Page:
Hinterland – Review by LAW
Directed by Harry McQueen
Writer: Harry Macqueen
Stars: Lori Campbell, Harry Macqueen
Hinterland is the directorial debut of actor Harry McQueen, who also wrote and stars in the movie. McQueen is best known for his role in “Me and Orson Wells” and Hinterland is a two hander between McQueen and singer songwriter Lori Campbell. This is a gentle, slow burner that follows a weekend shared by two childhood friends, Harvey and Lola. Lola is a free spirit, spending her 20’s travelling the world. Harvey is reserved, a writer who is afraid to take risks and is currently still living with his parents attempting to finish his debut novel. Lola returns home because her parents have suddenly split up due to her father’s infidelity.
Harvey feels that Lola needs some time out from the situation so suggests that they spend a weekend in Cornwall, at his mother’s holiday home, a place where they spent their summer holidays as children. The movie is part road movie, with the audience the observer from the back seat of Harvey’s car. The car journey down is very non-eventful; listening to the news, Lola sitting in the front of the car with guitar in hand and woolly hat firmly on head. But the car journey enforces an intimacy between the two that the intervening years has stripped away and sets up the weekends emotional events.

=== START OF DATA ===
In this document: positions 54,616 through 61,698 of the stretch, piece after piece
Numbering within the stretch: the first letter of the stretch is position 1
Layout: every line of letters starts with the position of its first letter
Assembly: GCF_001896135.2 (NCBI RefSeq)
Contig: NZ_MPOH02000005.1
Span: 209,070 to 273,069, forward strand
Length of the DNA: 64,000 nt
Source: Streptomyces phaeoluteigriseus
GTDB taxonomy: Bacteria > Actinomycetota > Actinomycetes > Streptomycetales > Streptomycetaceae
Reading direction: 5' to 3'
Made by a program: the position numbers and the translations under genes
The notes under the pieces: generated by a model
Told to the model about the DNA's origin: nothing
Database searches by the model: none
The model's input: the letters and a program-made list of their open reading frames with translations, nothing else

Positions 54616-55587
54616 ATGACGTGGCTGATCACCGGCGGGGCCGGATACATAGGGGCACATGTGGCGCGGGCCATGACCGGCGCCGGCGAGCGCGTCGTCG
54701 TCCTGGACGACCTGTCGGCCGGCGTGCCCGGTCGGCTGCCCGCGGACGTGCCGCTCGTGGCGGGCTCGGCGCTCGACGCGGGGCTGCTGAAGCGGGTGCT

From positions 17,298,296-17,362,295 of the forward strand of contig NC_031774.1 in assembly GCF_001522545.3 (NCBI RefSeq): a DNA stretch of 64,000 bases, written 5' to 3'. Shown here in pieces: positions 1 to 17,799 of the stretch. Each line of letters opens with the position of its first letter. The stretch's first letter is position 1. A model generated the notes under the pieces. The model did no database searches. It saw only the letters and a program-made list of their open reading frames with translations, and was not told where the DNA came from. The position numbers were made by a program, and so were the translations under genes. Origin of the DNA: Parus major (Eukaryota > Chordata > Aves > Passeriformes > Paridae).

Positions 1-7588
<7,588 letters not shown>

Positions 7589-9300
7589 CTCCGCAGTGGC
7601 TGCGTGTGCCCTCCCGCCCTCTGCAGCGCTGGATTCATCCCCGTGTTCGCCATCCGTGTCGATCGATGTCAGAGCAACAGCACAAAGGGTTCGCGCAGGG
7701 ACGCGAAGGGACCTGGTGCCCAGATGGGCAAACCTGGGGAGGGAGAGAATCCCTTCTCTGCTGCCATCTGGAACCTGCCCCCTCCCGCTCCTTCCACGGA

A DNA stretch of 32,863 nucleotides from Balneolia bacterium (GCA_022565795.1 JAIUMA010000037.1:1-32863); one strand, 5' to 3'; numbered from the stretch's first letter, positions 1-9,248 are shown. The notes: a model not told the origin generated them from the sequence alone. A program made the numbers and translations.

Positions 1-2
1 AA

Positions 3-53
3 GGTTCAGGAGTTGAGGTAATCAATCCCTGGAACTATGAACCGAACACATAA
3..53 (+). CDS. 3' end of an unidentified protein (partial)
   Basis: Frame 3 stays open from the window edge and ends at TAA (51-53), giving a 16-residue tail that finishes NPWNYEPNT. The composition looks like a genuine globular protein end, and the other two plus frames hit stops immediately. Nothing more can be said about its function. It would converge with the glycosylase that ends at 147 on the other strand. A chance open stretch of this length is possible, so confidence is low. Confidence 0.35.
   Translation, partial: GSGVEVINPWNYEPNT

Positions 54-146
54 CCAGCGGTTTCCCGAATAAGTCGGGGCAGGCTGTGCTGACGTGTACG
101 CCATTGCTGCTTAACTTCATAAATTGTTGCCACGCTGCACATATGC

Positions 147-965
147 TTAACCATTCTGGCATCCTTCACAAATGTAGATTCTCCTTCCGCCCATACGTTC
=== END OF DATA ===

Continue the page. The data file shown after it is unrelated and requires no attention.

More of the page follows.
Over the weekend Lola jokes about Harvey being a potential love interest in childhood, sharing a memory through the walkie talkies she found in her parent’s attic, of the time she tried to kiss him when they were children. But the relationship between them is more brother and sisterly, as they share a bath in their underwear. Harvey’s feelings towards Lola change in front of our eyes as he has an awakening of new found feelings towards Lola. However, there is very little chemistry between the two leads and so much of your emotion around this blossoming unrequited love is how much it might remind you of the experience yourself. There is a gut wrenching moment when Harvey does his incompetent best at declaring his devotion but Lola is so self absorbed that she fails to notice, which reminded me of every boy I fancied as a teenager ever.
Hinterland was nominated for the Best UK Feature at the Raindance film festival. It makes much of being a carbon neutral movie, meaning that the film making produced as few emissions as possible and that it was made on a shoe string budget of £10,000. For a large portion of this movie I wondered if this was the burgeoning British mumble-core movement as the sound quality was a little dubious. It has a relatively short running time of 78 mins, which might be the maximum amount of time you might want to spend in Lola and Harvey’s company.
Hinterland is in cinemas and on demand from 27th February